Chief Marketing Officer Conference Report
 
Making the Shift from Tactical to Visionary Marketer

James Aitchison
Warc

It’s indicative of marketing’s rise up the corporate food chain that the Chief Marketing Officer Conference, first held in Switzerland last October, recently returned for a second year. Under the auspices of the Swiss Association of MBAs and the sponsorship of Prophet, the brand strategy consultancy, some 120 senior marketers once again gathered at the Gottlieb Duttweiler Institute just south of Zürich.
 
The significance wasn’t lost on Martin Roll, conference chairman, consultant and author of the award-winning Asian Brand Strategy. “When I came from the world of advertising in the 1990s, there weren’t CMOs,” he said in his opening remarks, reminiscing how “marketing would leave the boardroom when remuneration issues were discussed.”
 
Over the course of the day, he introduced a diverse roster of speakers, including consultants, CMOs, academics and a new media owner. Among them were Chris Hughes, the Facebook co-founder; Michael Conrad, a former creative engine of the advertising agency, Leo Burnett; Arun Sinha, CMO of Zurich Financial Services; Ely Dahan, a professor at UCLA; Andy Stefanovich, of the innovation consultants, Play; and Roger Sinclair, a former academic turned brand valuation consultant.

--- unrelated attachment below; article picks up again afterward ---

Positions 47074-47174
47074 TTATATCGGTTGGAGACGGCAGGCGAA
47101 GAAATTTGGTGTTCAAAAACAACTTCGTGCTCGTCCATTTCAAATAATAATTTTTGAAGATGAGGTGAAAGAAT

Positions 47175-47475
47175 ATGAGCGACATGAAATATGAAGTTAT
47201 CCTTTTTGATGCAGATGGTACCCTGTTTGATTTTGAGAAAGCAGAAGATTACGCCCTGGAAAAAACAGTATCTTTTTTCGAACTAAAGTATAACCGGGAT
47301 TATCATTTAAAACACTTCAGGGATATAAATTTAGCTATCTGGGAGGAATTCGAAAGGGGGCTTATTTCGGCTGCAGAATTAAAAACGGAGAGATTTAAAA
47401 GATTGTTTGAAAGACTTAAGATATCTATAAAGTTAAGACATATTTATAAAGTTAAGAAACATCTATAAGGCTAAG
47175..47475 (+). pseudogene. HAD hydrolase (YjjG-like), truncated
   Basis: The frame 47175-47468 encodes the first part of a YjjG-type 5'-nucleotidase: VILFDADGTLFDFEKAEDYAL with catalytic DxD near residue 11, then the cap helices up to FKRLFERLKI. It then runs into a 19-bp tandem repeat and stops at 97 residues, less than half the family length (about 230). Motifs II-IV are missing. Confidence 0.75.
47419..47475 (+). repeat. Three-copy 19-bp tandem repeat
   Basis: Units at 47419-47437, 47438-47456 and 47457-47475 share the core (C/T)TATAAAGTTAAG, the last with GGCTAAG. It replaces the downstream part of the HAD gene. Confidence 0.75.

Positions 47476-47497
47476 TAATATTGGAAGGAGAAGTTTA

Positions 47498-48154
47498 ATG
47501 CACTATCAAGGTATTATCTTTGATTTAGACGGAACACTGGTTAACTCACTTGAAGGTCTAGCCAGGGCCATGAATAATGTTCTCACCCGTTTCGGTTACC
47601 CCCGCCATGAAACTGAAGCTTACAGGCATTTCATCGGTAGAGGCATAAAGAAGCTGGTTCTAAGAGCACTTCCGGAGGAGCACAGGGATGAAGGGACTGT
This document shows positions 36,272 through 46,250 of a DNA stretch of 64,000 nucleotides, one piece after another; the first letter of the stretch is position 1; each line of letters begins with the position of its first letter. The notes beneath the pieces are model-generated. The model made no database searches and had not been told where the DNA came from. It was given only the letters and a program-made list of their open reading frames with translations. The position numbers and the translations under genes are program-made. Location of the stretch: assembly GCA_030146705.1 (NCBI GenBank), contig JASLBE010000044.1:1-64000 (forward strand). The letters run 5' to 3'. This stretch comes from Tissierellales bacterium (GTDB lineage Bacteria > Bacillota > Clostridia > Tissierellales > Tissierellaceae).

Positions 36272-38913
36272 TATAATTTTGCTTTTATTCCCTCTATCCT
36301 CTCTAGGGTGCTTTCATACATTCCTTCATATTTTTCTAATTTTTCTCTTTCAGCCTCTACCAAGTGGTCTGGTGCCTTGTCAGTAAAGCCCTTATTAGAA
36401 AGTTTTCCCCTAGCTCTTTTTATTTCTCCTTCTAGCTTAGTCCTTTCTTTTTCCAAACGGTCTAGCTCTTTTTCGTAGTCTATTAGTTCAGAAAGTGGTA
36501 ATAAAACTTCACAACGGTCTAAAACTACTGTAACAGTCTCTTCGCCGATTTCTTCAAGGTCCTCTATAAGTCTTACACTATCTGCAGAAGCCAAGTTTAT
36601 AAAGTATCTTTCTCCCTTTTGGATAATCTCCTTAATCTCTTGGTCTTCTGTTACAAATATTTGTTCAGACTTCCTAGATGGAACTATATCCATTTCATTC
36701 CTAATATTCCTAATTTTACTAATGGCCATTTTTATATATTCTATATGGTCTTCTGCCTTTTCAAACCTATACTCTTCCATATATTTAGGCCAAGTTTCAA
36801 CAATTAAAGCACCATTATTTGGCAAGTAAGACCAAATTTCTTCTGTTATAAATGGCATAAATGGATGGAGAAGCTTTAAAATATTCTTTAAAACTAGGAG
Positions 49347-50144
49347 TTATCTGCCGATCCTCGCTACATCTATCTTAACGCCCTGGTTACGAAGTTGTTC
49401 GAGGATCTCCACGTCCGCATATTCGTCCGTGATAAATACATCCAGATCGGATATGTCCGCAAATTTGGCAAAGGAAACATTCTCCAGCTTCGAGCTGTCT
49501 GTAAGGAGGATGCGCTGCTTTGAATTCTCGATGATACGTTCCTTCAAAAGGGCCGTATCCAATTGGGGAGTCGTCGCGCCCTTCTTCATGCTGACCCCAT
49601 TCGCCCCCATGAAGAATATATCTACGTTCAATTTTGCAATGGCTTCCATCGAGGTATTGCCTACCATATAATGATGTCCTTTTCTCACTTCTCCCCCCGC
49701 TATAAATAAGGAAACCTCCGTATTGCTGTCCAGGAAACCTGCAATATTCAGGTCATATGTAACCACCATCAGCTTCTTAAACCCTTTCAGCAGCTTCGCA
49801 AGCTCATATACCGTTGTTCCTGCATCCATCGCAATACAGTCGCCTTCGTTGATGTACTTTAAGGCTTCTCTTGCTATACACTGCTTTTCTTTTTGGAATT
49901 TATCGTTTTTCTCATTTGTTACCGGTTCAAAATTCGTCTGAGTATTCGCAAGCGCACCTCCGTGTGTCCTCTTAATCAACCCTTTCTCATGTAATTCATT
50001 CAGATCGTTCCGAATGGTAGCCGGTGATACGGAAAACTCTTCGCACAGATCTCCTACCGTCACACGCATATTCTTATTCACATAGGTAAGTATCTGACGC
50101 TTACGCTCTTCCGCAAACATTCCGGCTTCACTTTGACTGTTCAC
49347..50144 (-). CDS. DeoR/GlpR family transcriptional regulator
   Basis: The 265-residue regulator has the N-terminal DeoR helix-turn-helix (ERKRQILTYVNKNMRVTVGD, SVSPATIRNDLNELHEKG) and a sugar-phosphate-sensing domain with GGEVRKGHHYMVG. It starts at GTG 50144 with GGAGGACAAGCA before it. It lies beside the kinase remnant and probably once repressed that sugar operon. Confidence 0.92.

But the highlights came at the start and end of the morning session, when Prophet’s Scott Davis called on marketers to make ‘the shift’ to fulfil their true potential and Philippe Zell, CMO of Novartis Consumer Health, showed what an FMCG marketer’s mindset could bring to the tightly-regulated world of OTC pharmaceuticals.
 

Scott Davis: Making the Shift to Visionary Marketer

 
Whatever progress marketing has made over recent years in establishing itself as a key function in the C-Suite, the conference’s opening keynote speaker argued that too many marketers remain short-term tacticians which is holding back the discipline’s true potential to set and lead the strategic business agenda.
 
“There's no bigger growth engine than marketing, but at the moment it's an under-leveraged asset,” Scott Davis, a senior partner at Prophet, told delegates.
 
He cited a well-known Achilles heel - the tendency of top marketers frequently to change jobs - as a major hindrance to progress, pointing out that the average chief marketing officer typically moves on every two and half years. This compares to the average of four years for chief finance officers and over six years for chief executives. Davis described this situation as “the marketing doom loop”.
 
He conceded that cultural issues, whether traced to historical structures or the background and attitude of a specific CEO, could still impair the influence of marketing but nonetheless called for a new breed of “visionary marketer” able to: 

  • Drive strategic, board-level discussions on growth 
  • Maintain balanced short- and long-term perspectives 
  • Recognize that customers own the brand 
  • Drive profitable, insight-driven strategic initiatives and innovations 
  • Co-own the customer acquisition strategy and budget 
  • Lead through collaboration across all dimensions of the business.